The lights are back on in Puerto Rico—but for how long?

Unlike most of the island’s happenings, this most recent blackout managed to garner coverage in the mainland mainstream media, and even got “Puerto Rico” trending on Twitter. Sadly, mainstream media does a piss-poor job, for the most part, of covering the island, from current events to its history, politics, and challenges. Now that it is being reported that “power has been restored,” Puerto Rico will likely drop from the headlines … until the next disaster strikes.

Yet a days-long, island-wide loss of electricity, powering not just lights and appliances like refrigerators but also water pumps and medical equipment is a disaster. It’s not a “natural” one, like hurricanes or earthquakes, but this one is manmade, attributable to both island and mainland politics, as well as corporate greed and corruption.

Intrepid independent and bloggers on social media highlighted not only the frightening and life-threatening crises, they also provided of the ongoing anger and coverage against LUMA and the government on the island who are not just the problem, but also clearly not the solution .

For those reading who use Twitter and have an interest in the ongoing situation in Puerto Rico, these folks are an invaluable resource. For those who don’t speak or read Spanish, I’m highlighting some English-language reporters.

For the history of how Puerto Rico wound up with LUMA Energy, a good start is Ed Morales’ in-depth 2020 story in The Nation, “Privatizing Puerto Rico.”

On June 22 of this year, Puerto Rico’s Public-Private Partnerships Authority announced that LUMA, a consortium between Houston-based Quanta Services and Canadian-based ATCO, two firms previously involved in the Keystone XL pipeline, would operate PREPA’s distribution and transmission systems. The contract also includes the retention of North Carolina–based Innovative Emergency Management, a company involved in the responses to Hurricanes Katrina and Sandy, apparently to manage the massive input of Federal Emergency Management Agency funds—as much as $18 billion—for repairing and renewing the authority’s systems.

The LUMA consortium was decided over three other bidders (Duke Energy, Exelon, and PSEG Services) that were announced in January 2019 by the Puerto Rican government. After the cancellation of the disastrous Whitefish contract—the tiny Montana company was awarded $300 million to repair the island’s electrical infrastructure after Hurricane Maria, a task it was apparently unequipped to carry out—and a recent revelation that fossil fuel companies have for years been charging PREPA exorbitant fees for low-quality oil, the opaque process by which LUMA won the contract has done little to improve public faith in the future of the utility.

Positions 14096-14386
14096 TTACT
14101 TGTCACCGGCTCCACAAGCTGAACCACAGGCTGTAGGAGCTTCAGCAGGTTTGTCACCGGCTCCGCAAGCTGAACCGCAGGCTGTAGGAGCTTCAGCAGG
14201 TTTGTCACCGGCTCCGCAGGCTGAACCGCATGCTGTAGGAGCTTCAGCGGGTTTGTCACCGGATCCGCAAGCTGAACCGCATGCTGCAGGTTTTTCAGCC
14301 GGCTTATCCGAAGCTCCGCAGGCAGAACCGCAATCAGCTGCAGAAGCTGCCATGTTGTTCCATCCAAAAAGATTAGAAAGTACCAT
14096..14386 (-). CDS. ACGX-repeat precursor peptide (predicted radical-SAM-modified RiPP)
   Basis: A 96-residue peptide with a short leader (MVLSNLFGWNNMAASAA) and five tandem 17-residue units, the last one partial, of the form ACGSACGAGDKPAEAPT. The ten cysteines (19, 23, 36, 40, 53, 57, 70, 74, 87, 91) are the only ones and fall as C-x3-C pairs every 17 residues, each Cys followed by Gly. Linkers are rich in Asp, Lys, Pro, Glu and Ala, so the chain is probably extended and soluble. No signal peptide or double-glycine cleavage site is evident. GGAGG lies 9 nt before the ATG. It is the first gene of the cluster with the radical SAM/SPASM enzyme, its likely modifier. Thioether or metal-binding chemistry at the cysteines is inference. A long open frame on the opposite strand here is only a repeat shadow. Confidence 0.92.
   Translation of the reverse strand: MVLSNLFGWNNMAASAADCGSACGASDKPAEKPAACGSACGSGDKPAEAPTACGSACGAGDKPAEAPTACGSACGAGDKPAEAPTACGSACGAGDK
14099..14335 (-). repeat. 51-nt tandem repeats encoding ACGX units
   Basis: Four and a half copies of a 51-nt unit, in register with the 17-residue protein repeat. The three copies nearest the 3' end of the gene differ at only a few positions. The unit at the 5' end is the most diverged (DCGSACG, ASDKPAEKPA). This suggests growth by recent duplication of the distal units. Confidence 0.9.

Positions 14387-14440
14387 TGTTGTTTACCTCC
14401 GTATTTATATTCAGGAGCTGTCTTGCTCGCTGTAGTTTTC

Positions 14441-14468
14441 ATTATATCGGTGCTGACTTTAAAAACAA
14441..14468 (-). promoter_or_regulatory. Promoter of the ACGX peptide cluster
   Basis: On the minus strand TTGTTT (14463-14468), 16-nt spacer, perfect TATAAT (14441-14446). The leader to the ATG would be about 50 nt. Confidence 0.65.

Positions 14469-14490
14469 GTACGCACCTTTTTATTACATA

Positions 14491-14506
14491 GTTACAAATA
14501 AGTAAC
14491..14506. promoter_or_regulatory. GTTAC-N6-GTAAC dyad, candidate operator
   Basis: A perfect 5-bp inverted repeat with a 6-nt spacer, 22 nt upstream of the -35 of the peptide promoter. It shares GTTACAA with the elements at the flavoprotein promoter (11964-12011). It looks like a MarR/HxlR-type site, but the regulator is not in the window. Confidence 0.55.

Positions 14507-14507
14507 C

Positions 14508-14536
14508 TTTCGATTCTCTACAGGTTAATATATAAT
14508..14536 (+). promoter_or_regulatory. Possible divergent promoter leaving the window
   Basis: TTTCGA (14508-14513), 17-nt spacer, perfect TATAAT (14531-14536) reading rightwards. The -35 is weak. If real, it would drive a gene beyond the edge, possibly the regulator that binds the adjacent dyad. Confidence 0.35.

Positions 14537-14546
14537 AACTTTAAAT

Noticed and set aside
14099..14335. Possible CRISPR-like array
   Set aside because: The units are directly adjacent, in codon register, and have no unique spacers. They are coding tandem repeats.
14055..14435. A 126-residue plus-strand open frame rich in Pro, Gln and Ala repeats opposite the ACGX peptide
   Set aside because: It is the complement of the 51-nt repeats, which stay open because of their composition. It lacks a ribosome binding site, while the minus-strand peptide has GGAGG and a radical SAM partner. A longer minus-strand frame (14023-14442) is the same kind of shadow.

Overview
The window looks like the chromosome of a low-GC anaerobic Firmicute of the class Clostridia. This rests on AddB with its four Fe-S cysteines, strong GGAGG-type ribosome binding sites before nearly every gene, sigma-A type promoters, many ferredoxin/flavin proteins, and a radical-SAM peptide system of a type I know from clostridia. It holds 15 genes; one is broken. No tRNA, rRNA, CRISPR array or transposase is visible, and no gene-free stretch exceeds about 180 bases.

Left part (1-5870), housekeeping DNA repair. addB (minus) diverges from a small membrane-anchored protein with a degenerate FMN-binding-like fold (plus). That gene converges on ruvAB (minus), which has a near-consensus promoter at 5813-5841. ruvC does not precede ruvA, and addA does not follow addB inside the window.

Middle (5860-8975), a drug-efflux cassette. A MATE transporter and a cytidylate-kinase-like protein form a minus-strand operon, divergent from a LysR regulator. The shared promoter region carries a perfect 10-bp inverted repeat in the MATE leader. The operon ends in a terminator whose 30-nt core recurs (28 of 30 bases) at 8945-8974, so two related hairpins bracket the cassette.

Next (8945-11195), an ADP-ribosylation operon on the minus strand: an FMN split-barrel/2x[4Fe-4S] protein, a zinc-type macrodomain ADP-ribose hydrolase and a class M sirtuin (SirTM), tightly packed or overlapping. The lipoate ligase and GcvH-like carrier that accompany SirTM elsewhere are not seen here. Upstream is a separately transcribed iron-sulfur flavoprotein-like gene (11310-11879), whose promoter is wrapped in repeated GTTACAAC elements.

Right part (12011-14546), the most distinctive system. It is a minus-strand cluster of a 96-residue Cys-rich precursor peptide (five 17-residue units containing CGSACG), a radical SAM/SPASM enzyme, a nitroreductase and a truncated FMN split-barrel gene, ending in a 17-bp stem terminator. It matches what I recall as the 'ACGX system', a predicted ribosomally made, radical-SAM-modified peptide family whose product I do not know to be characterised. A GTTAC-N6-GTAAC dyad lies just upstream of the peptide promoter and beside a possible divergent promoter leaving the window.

The awarding of the LUMA contract has drawn a sustained outcry, not least because of the veil of secrecy that obscured the full scope of the arrangement from public view. “There has been no stakeholder engagement and no public participation, to the point that the documents related to this transaction have not been available until after the transaction was concluded,” said Cambio’s Vila. In an interview with The NationFigueroa Jaramillo said that he became aware of LUMA’s selection only on June 12, when a local reporter asked for his reaction, and that the Puerto Rico Energy Board, an independent regulatory body, had knowledge of the agreement as early as May 18 and “ had not informed the public.”

Freelance journalist Carlos Berrios Polanco covers island protests and movement activities, including this event on Friday.

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Polanco has also been a frequent contributor to Latino Rebels, which provides consistent coverage of Puerto Rico and Puerto Rican issues.

New York city-based filmmaker Andrew Padilla tweets daily about both Puerto Rico and the diaspora, also translating news items from the island press from Spanish to English.

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Independent journalist Bianca Graulau can be found on Instagram and YouTube, in addition to Twitter. She does short, informative explainers about a whole host of issues, including sustainable agriculture, gentrification, the junta, and Puerto Rican history.

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Not even six months ago, Graulau was tweeting about another outage.

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And (not quite) three months before that?

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Graulau also covers community groups working to build a self-sufficient Puerto Rico.

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Ironically, on the first day of the latest blackout, the newest La Borinqueña graphic novel from Edgardo Miranda-Rodriguez was released; it was about fixing the power grid.

Still wondering what the answer might be to the question of “For how long?” The short answer: As long as the island has a privatized energy consortium wedded to the use of natural gas instead of wind and solar, who keeps raising the rates, and whose inept and exploitative system is supported by elected officials on the island and mainland politicians who are allied with them, Puerto Ricans can’t rely on their power grid.

The people of Puerto Rico crying out “Fuera LUMA” (“LUMA get out”) won’t see improvements until they kick out of office those responsible for—and benefiting from—their suffering.

Join me in the comments for more about Puerto Rico, and for the weekly Caribbean Twitter News Roundup.

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